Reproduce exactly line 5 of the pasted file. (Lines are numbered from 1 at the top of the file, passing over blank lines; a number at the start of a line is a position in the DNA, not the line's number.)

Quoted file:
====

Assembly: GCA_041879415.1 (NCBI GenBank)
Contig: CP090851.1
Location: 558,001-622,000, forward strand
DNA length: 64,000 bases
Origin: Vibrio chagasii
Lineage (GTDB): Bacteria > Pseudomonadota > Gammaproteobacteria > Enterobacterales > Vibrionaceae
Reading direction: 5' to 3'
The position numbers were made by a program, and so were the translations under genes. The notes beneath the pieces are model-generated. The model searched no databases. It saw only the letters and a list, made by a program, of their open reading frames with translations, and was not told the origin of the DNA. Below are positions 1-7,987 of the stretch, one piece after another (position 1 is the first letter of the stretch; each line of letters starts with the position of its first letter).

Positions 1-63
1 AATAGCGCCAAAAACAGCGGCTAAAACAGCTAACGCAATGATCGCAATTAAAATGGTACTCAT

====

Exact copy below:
Origin: Vibrio chagasii